Quick Visit: Tourrettes sur Loup, France

I recently posted a few lines about one of my favorite places in the south of France, the Auberge de Tourrettes. One of the many things that makes the Auberge so special is that it’s located at the edge of one of the most picturesque villages in the area, Tourrettes sur Loup.
Listed below are a few helpful facts.


Population: 3,921
Altitude: 400 meters

Tourrettes sur Loup is located five kilometers west of the town of Vence, and approximately forty minutes from the Nice airport.  Literally hanging off the side of a cliff, this beautiful village is well known for producing more violets than anywhere else in France.  A good place to start your tour is Continue reading

John Cleese Puts Wine Snobs in Their Place

John Cleese and I have at least two things in common.

1) We have both parlayed good looks and a crackerjack sense of comedic timing into long standing and lucrative careers in show business
2) We each have a healthy disdain for wine snobs

I’ve just finished watching “John Cleese’s Wine for the Confused” and I strongly recommend it to anyone with an interest in wine.  Cleese broaches the sometimes intimidating subjects of choosing, tasting, serving, and storing wine with humor and a simple, easy to understand style.

Released in 2004 and running a quick 92 minutes, this film is a must see for anyone in need of a wine confidence boost.

Available on Netflix and Hulu.

La Pizza: The best pizza in Cannes, France

It takes quite a man, resolute and in possession of a strong character,  to walk out of a restaurant and proclaim to the world, “that was the best damn pizza I have ever had and ever will have in my lifetime.”

My friends, I am that man.

I first visited La Pizza in Cannes on a cold, gray December afternoon in 2000, and to this day, can remember exactly what I ordered.

One slice of cheese pizza
A fresh, green salad
A glass of Italian red wine

It’s easy to remember my first order because at each subsequent visit to La Pizza (approximately 12 to 15 times) I have never ordered anything but:

One slice of cheese pizza
A fresh, green salad
A glass of Italian red wine

If it ain’t broke, don’t fix it, and let me tell you the pizza at La Pizza ain’t broke!

Now, if you want to go to a restaurant where the waiters are always convivial and make you feel welcome from the moment you step inside the door, then by all means DO NOT go to La Pizza!  But if your main objective is tearing into a wondrous slice of pizza smothered in fresh cheese and spicy olive oil, then this is the place for you.

Who knows, maybe one day I’ll actually branch out and add a topping or two to my cheese slice or ask them to put an egg on my salad, but not today my friends.

Not today.

La Pizza
3, Quai St Pierre
06400 Cannes, France
tel. 33 9 61 01 57 31

Dining in France: 12 Tips


1) Good food, like good wine, plays an important role in the lives of the French.  Along the Cote d’Azur dishes follow the seasons and almost always include olive oil, fish, and fresh local vegetables.

2) The French view lunch and dinner as experiences to be enjoyed and not rushed.  It’s not uncommon for a meal to last two hours or more, but once the visitor becomes accustomed to the pace, dining takes on a flavor and enjoyment all its own.

3) The French, in general, are much quieter and more reserved than Americans, especially in restaurants.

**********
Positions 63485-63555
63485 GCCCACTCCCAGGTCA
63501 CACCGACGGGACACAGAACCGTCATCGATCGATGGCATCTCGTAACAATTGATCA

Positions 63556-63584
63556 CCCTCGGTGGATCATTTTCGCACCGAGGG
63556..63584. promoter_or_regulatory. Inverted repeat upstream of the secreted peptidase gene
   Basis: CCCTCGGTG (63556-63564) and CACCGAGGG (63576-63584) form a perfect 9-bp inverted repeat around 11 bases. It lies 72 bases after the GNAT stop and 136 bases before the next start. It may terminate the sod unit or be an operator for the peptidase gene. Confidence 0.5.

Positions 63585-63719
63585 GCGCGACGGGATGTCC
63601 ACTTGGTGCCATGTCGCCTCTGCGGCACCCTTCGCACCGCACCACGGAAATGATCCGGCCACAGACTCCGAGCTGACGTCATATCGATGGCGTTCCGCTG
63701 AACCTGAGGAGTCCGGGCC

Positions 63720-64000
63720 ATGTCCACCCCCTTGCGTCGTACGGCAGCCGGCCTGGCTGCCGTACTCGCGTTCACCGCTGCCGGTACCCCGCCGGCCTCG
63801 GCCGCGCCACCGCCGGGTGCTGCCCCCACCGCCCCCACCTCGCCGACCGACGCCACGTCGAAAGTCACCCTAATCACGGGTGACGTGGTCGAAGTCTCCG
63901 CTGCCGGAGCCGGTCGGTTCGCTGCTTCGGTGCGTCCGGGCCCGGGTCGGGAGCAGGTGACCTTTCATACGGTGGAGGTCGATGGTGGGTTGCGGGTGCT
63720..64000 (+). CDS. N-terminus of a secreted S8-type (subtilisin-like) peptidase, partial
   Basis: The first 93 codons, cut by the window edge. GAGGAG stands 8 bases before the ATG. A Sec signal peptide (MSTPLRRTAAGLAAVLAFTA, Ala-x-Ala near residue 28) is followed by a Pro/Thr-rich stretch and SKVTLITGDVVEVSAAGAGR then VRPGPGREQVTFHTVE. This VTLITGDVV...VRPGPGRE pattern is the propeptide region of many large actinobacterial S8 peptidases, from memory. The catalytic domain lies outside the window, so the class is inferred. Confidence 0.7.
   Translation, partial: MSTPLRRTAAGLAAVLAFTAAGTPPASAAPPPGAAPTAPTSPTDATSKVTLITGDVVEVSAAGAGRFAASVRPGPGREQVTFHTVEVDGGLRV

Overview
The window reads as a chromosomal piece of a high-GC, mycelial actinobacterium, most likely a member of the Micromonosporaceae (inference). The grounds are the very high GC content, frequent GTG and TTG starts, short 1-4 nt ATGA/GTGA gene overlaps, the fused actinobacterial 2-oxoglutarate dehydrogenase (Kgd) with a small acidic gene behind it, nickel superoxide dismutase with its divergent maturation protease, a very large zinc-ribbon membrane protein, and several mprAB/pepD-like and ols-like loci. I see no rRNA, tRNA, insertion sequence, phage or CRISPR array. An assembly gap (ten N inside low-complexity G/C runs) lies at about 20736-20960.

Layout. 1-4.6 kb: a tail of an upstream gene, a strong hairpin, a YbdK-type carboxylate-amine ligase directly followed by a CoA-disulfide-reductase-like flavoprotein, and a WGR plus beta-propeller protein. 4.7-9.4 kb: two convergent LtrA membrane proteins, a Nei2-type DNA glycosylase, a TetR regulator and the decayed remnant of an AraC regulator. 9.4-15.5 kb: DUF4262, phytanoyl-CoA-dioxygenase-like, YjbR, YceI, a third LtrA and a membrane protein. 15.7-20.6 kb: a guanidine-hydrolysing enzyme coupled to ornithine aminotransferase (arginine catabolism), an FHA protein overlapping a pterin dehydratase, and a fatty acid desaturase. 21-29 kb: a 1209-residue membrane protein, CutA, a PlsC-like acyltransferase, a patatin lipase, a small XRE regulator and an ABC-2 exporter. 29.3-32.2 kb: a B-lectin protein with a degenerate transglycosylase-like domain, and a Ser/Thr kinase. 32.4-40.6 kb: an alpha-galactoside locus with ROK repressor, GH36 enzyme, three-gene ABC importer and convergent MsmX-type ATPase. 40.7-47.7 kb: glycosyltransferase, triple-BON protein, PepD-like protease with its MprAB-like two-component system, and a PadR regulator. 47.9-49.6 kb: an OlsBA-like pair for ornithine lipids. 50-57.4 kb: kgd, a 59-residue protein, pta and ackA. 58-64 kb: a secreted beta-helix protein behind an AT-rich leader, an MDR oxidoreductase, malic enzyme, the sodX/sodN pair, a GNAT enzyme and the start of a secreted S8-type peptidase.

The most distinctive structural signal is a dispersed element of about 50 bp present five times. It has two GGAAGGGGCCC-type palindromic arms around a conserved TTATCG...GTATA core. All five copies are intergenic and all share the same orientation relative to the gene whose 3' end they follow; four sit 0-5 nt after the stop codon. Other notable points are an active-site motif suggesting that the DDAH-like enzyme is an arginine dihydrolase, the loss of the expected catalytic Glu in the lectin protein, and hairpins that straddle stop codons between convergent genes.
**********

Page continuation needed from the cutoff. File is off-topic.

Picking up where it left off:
4) It’s not necessary to tip 15 or 20 percent in restaurants.  The service is always included.

5) It its acceptable to leave a small tip if you’ve been particularly pleased with your meal.

6) When you wish to order at a restaurant, close your menu.  This will indicate to your waiter that you’re ready.

7) If you find yourself becoming frustrated because the waiter has not brought your check, remember, the table is yours for as long as you want it.  He will not bring the check until you ask.  When you are ready, simply get his attention and say
“l’addition s’il vous plait.”

8) Most restaurants have their own house 
wine (la reserve).  It’s usually hand picked by the owner and of a high quality.

9) Menus usually comprise three or four courses: the entree (first course), main course, cheese, and dessert.

10) Coffee is always served after dessert.

11) An aperitif comes before your meal and a digestif after.

12) Having a drink while standing at the bar in a cafe or Brasserie is less expensive than sitting at a table and drinking.

Alpes Maritimes: The country auberge


I want to let you in on a little secret:
You don’t have to spend a lot of money to eat and drink well, really well, in the south of France.  Usually the Michelin starred establishments garner all the attention, but I am here to tell you that devoted foodies are really missing out on something special if they choose to snub their noses at lesser known country kitchens.  I’ve eaten in many restaurants in France over the years and there is simply no substitute for the Mom and Pop operations.  This is certainly not meant to be disparaging to restaurants that have worked hard to earn their stars.  In fact, ask me about my experiences at one, two, or three starred establishments and I will regale you an entire evening with stories about the incredible attention to detail, the perfectly choreographed presentation of each dish, and the mind blowing service that reaches a level that can only be referred to as intuitive.
You’ll hear at least one or two quips about the speed at which a server almost impaled himself on the back of a chair while rushing to light a customer’s cigarette (pre-smoking ban of course), and certainly there will be a mention Continue reading